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    I am assuming “Attack on the pentagon” is there as clickbait.

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      Fooled me five times. Shame on me.

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        Fooled me as well. Pretty clever though.

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        Sigh, it’s the third time I see the story, and all anyone talks about is the title.

        I still can’t figure out the group of symmetries of this wallpaper pattern, though. And it’s frustrating that they haven’t published a paper either.

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          I think I’m not alone in passing over the article at first because it sounded like a bunch of nonsense.

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            No, it’s genuinely interesting. The crystallographic restriction is one of my favourite theorems. No 5-fold symmetry allowed! None above 6-fold either? Why? Because math, because pure thought. Physical reality has nothing to do with it. There’s no way this truth cannot be an everlasting truth. Sorry, 5 is just out of the question.

            Only 17 wallpaper groups possible! This theorem is cool mostly because it points to more of the mystical properties of 17.

            Artin Jr’s algebra book has a pretty good introduction to some of the basics of 2-dimensional crystallography.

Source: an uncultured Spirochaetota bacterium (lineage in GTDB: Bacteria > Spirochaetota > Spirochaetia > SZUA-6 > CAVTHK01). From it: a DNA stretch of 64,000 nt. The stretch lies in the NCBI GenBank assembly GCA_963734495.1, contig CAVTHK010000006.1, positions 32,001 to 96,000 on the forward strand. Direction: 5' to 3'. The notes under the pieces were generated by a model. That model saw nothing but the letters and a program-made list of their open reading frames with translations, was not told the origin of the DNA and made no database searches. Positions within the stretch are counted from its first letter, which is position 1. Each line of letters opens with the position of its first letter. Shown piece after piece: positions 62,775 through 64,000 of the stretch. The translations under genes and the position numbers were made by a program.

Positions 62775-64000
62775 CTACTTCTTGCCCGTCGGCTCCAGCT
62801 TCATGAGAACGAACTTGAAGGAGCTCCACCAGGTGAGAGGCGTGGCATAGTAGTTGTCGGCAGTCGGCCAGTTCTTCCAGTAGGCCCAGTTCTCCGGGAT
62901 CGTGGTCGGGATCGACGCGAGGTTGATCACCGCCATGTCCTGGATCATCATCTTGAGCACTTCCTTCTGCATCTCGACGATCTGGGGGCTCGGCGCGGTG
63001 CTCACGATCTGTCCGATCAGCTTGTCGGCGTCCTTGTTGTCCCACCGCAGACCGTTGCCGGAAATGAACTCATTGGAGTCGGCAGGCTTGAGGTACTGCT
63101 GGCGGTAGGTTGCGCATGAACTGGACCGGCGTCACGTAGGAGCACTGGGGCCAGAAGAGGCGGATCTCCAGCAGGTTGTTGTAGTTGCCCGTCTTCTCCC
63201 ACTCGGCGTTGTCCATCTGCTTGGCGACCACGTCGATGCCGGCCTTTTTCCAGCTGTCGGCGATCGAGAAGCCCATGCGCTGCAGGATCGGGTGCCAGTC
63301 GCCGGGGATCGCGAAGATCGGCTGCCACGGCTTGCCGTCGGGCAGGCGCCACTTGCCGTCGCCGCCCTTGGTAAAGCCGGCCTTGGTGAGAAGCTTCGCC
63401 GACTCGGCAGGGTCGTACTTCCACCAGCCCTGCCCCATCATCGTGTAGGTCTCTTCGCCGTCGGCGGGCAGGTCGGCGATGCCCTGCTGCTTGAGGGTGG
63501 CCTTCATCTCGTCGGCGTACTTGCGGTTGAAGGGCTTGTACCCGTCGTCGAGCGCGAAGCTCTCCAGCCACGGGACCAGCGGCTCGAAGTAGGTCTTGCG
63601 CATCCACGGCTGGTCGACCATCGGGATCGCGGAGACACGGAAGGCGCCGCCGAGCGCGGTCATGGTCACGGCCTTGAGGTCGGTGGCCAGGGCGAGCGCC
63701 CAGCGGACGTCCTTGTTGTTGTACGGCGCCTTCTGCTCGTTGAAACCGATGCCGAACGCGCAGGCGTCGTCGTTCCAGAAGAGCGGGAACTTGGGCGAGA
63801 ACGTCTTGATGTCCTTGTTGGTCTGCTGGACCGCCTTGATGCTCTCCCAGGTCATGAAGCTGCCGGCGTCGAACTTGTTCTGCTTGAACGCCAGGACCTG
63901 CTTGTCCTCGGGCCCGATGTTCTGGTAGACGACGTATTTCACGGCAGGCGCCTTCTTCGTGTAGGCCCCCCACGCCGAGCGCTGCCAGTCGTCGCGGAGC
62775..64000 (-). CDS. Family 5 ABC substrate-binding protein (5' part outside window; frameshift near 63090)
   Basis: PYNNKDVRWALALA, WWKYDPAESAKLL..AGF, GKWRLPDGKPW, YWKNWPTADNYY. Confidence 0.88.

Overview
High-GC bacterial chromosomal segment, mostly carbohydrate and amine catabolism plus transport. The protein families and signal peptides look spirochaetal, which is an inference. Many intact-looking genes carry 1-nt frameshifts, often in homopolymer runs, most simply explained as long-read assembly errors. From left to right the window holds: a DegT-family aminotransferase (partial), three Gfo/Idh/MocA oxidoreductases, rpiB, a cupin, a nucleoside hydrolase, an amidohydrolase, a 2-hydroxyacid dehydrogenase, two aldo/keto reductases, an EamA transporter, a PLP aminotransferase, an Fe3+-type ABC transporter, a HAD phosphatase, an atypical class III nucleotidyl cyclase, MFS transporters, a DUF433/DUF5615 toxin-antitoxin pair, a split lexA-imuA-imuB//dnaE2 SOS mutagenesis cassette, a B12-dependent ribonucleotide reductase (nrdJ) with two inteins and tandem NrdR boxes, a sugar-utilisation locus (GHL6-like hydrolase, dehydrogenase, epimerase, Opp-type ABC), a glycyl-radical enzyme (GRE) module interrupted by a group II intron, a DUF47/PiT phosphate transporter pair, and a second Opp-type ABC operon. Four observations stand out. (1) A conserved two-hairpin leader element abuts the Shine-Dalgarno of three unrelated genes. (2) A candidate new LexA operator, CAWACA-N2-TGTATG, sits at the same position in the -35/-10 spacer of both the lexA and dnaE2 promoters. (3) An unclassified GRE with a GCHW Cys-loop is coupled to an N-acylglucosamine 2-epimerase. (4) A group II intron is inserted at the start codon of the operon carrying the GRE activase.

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              To be clear, I liked the article once I read it. But “attack on the pentagon” set my expectations for some “water is wet” article.

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          It’s so beautiful! I mean really fascinating to look at and aesthetically pleasing. All of them! (there’s an image of all 15 known tiling pentagons at the end of the post). I’ve just been staring at them, and I keep going back.

          My mind wants to see the pattern aligning to a rectangular or triangular grid, and they feel like they do, but then don’t. Yet they are totally regular. And so pleasing.

          Before this, I never considered that pentagons could tile at all. Wild.

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            This is cool and all, but I read the title as “Attack on the Pentagon results in discovery of new mathematical life” and can’t help but be disappointed.